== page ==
Here are four immediate steps that HR executives can take to materially improve the financial wellbeing of the middle class:

Rethinking financial wellbeing frameworks

In a recent episode of the SECURE podcast with Matt Bahl, vice president and market lead of workplace financial health at Financial Health Network, we called for C-level executives to reconsider their mental models of financial instability. First, we must separate income from financial health; consider that over 20% of Boomers earning above $250K annually live paycheck to paycheck.

A second paradigm to reevaluate is banking access. Traditional categories of unbanked, underbanked or simply banked overlook a critical issue. While we’ve made progress serving the unbanked and underbanked with consumer-focused fintech solutions, we now need to address the plight of those unfairly banked.

Ensuring equitable banking access

The terms unbanked and underbanked ignore the most pressing challenge: creating services for those unfairly banked. This group of employees, defined by credit scores under 650, face high costs to access housing and transportation, live paycheck to paycheck and are often subject to exorbitant fees and rates.

Most conventional banks penalize financially struggling customers—a practice that baffles me. For instance, my regional bank charges $12 a month for balances under $500 and $30 per overdraft. Employers can alleviate this by offering payroll-linked, fee-free accounts.

Addressing short-term financial challenges

With two-thirds of the workforce living paycheck to paycheck, according to Bank of America’s research, unplanned expenses are almost guaranteed, leaving workers with few options besides credit cards. The structure of credit card debt is the financial equivalent of a rip current—you’re likely to feel trapped. The SECURE 2.0 Act addresses this by allowing easy $1,000 withdrawals from 401(k)s, but it doesn’t go far enough. Employers can offer affordable, time-bound credit options, especially crucial for those trying to build savings.

Building easy-to-access emergency funds

The last step is straightforward, assuming the first three are in place. Payroll-connected accounts free from toxic fees, paired with reasonable credit and debt solutions, can provide a stable financial foundation. This allows struggling employees to lower their stress levels, shift out of a crisis mindset and start building sustainable savings. Encouraging employees to establish an emergency savings account as a prerequisite for credit access is a best practice.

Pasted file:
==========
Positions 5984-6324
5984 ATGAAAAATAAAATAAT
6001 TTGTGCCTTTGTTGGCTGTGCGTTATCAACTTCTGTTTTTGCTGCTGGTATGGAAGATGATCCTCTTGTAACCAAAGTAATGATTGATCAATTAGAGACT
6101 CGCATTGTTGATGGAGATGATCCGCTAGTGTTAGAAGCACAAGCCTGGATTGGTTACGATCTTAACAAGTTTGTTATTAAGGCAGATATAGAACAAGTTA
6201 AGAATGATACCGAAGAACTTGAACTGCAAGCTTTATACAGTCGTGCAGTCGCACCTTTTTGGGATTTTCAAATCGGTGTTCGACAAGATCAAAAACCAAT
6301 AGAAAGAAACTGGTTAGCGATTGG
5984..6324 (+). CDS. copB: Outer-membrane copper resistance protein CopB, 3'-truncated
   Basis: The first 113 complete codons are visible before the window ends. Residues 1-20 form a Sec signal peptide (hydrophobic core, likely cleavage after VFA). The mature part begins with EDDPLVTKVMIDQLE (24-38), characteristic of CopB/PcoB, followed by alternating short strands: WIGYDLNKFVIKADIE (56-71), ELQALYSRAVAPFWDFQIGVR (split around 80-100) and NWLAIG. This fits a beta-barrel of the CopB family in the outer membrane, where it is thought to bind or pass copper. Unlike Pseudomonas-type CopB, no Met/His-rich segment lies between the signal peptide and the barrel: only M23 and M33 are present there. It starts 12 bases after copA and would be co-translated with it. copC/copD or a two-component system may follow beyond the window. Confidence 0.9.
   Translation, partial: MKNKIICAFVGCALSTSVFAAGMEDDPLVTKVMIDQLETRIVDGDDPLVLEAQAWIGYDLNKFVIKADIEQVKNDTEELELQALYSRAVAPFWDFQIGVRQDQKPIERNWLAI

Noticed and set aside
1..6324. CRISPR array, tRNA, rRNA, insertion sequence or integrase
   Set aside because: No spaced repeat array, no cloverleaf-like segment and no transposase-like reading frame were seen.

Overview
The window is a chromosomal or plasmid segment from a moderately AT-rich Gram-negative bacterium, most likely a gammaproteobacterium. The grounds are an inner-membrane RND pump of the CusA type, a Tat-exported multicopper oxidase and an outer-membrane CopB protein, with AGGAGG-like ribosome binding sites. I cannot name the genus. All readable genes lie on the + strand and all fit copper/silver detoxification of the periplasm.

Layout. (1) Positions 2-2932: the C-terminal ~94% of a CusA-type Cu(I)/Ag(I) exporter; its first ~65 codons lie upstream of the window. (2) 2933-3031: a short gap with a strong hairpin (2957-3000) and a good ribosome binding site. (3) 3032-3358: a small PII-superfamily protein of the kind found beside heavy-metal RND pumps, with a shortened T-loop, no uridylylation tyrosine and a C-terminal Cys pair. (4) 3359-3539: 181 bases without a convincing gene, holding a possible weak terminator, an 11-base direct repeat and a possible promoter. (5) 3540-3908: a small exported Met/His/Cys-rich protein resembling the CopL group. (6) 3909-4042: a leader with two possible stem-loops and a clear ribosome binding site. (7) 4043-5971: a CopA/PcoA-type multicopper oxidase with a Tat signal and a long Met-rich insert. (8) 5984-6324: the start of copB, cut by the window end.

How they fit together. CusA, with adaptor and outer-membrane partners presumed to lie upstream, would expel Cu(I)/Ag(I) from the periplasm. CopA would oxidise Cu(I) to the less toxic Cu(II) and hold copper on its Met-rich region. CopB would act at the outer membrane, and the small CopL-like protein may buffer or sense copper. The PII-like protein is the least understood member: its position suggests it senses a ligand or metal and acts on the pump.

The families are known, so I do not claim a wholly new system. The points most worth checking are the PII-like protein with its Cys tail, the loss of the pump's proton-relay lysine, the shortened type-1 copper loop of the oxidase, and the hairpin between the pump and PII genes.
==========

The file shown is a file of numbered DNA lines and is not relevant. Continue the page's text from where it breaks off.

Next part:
Once again, back to the beach… 

By the time Jack’s frenzied eyes met mine, I was already plunging into the water, a bright-red Rescue Can in hand. I had an edge that Jack and his son lacked: an understanding of the rapid, deceptive pull of rip currents. I reached them with relative ease and strategically positioned my Rescue Can between me and their flailing forms. Once the panic subsided, we did what Jack couldn’t figure out in his state of alarm—escaped the rip current by swimming parallel to the shore before heading back. This seems counterintuitive when you’re fighting against a rip current, much like tackling immediate financial issues can be the first step to reducing debt and building savings.

I took away a vital lesson: Never underestimate someone’s struggles based on surface-level assessments, like their physical appearance or income. Assessing an employee’s financial vulnerability involves multiple factors, starting with the realization that it’s hard to distinguish between those who are financially secure and those who merely appear to be. Implement the four action steps outlined in this article, and you’ll be well on your way to ensuring that your middle-class workers don’t find themselves unexpectedly adrift in a sea of financial ruin.